Although Exodus International, America’s premiere religious “conversion therapy” organization, has been backpedaling for some time, probably no one expected to ever see what happened today: Exodus’s president, Alan Chambers, has posted a comprehensive apology to the gay community on their website.
The apology, titled simply “I Am Sorry,” seems genuinely heartfelt in many regards, and speaks to specific instances which Exodus apparently now realizes it’s responsible for.
Friends and critics alike have said it’s not enough to simply change our message or website. I agree. I cannot simply move on and pretend that I have always been the friend that I long to be today. I understand why I am distrusted and why Exodus is hated.
Please know that I am deeply sorry. I am sorry for the pain and hurt many of you have experienced. I am sorry that some of you spent years working through the shame and guilt you felt when your attractions didn’t change. I am sorry we promoted sexual orientation change efforts and reparative theories about sexual orientation that stigmatized parents. I am sorry that there were times I didn’t stand up to people publicly “on my sidewp_postswho called you names like sodomite—or worse. I am sorry that I, knowing some of you so well, failed to share publicly that the gay and lesbian people I know were every bit as capable of being amazing parents as the straight people that I know. I am sorry that when I celebrated a person coming to Christ and surrendering their sexuality to Him that I callously celebrated the end of relationships that broke your heart. I am sorry that I have communicated that you and your families are less than me and mine.
More than anything, I am sorry that so many have interpreted this religious rejection by Christians as God’s rejection. I am profoundly sorry that many have walked away from their faith and that some have chosen to end their lives. For the rest of my life I will proclaim nothing but the whole truth of the Gospel, one of grace, mercy and open invitation to all to enter into an inseverable relationship with almighty God.
Does this mean that Exodus will disband or that it now opposes conversion therapy? Probably not. Chambers also wrote that “Because I do not completely agree with the vocal majorities in either group and am forging a new place of peaceful service in and through both, I will likely continue to be an outsider to some degree,” and “I cannot apologize for my deeply held biblical beliefs about the boundaries I see in scripture surrounding sex… I cannot apologize for my beliefs about marriage.” While Chambers can’t necessarily speak for all of Exodus, it seems like he’s saying that his beliefs about issues like the sinfulness of homosexuality remain unchanged, and perhaps his views about the efficacy or worthwhileness of conversion therapy — the wording of his apology was careful in that he talks about how “some of you” felt shame when conversion therapy proved ineffective. But it does seem like Chambers wants to change how those beliefs affect other people, saying that “…I will exercise my beliefs with great care and respect for those who do not share them.”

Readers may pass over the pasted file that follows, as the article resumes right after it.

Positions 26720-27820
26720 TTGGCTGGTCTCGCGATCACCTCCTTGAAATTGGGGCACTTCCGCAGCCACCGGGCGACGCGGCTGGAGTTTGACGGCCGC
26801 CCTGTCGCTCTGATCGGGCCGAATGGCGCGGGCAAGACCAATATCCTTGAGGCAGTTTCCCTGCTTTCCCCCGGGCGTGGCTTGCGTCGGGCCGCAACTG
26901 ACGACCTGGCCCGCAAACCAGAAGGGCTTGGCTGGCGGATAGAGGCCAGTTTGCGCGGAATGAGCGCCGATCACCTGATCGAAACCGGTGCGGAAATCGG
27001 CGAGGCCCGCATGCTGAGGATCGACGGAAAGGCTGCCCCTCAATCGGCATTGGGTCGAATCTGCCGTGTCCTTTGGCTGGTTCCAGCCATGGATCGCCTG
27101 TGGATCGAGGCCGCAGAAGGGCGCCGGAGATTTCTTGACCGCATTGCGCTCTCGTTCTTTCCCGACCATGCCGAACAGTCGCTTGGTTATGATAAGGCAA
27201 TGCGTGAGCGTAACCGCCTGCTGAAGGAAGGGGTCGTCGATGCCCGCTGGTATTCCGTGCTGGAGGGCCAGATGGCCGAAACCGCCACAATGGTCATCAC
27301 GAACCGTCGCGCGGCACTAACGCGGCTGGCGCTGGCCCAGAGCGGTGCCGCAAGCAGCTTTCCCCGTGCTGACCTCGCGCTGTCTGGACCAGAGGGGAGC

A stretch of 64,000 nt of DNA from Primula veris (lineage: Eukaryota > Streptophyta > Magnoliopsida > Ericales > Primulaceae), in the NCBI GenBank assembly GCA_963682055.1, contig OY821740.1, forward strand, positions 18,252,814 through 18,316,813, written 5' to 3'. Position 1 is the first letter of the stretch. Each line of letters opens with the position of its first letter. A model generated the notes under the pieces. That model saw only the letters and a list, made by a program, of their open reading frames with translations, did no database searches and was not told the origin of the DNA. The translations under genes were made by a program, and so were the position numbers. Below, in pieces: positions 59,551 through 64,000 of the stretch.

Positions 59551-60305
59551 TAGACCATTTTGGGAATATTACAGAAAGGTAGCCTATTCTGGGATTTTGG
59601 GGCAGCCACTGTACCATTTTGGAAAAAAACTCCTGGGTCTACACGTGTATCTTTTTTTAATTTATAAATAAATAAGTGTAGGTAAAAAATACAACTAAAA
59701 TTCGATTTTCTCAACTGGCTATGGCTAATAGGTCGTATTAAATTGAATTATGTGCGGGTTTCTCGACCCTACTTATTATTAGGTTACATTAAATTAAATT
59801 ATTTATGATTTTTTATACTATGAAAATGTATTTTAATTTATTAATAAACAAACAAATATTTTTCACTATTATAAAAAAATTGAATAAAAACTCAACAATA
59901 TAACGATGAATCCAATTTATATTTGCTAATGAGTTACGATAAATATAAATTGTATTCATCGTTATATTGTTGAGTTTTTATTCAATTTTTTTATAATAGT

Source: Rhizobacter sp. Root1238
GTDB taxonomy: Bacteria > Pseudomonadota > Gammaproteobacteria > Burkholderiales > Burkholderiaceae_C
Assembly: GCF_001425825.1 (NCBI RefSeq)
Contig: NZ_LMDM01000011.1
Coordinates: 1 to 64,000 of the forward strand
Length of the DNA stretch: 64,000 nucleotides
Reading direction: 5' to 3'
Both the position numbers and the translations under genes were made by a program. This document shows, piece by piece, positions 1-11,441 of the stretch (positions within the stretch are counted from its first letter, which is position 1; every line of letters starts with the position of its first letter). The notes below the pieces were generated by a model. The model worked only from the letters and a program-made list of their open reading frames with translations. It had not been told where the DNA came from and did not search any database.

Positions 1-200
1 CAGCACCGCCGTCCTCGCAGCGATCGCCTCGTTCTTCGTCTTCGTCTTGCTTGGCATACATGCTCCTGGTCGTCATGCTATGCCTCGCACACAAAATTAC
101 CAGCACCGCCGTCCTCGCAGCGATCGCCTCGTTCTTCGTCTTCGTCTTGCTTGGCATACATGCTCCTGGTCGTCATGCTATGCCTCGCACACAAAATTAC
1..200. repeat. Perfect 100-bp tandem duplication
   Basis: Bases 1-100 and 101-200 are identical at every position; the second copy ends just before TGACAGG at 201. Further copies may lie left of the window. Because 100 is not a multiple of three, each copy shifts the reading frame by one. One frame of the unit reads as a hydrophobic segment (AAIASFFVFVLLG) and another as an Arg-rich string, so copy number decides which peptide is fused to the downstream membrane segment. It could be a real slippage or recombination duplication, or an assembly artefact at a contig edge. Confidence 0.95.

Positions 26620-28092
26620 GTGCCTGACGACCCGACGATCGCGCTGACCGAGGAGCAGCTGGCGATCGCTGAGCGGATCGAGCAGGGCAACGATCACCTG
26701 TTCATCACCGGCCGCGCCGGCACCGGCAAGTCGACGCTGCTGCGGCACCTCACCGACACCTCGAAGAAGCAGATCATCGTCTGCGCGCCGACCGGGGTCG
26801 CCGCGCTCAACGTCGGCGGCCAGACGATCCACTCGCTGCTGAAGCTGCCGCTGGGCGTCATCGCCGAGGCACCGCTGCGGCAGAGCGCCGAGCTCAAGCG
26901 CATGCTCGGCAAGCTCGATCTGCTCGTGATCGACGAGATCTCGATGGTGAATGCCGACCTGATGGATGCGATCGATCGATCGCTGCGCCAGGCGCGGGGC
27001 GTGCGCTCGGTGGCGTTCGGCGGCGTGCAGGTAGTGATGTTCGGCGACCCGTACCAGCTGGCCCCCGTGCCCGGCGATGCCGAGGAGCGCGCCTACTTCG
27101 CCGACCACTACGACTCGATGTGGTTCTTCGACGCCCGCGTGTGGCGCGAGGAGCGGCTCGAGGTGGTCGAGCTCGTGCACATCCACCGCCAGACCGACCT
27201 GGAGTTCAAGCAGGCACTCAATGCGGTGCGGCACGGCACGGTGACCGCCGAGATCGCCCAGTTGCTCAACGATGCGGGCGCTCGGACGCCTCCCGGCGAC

Although Exodus made a statement last year that it would no longer use language that suggested it could “cure” or “change” homosexuality, that’s a far cry from actually acknowledging the lives that have been irreparably damaged and, in some cases, ended by the pseudoscience attempting to “fix” sexual orientation for religious or gay-panic-related reasons. Chambers’ language in this apology implies that he actually has learned something about what the repercussions of his work have been. He’s also taking steps for active reconciliation — this apology coincides with a television broadcast of “God & Gays” with Lisa Ling, during which Chambers will sit down with people affected by his organization in a process that’s similar to a formal restorative justice process.
Of course, while this is undeniably a positive step, it may ring hollow for people who are still struggling with the problems Chambers is apologizing for. Acknowledging the incredible harm wrought by ex-gay programs doesn’t make it go away; many might argue, very fairly, that paying for therapy would be a more meaningful gesture. But especially for people whom have carried shame their whole lives about feeling unwelcome in their religious communities, hopefully this statement can be affirming. And although Chambers gives us the disclaimer that “…some within the communities for which I apologize will say I don’t have the right, as one man, to do so on their behalf,” hopefully other leaders within the religious right will find this example inspiring, if not in a way that actually changes their views, perhaps in a way that calls into question the degree to which other people need to suffer for them.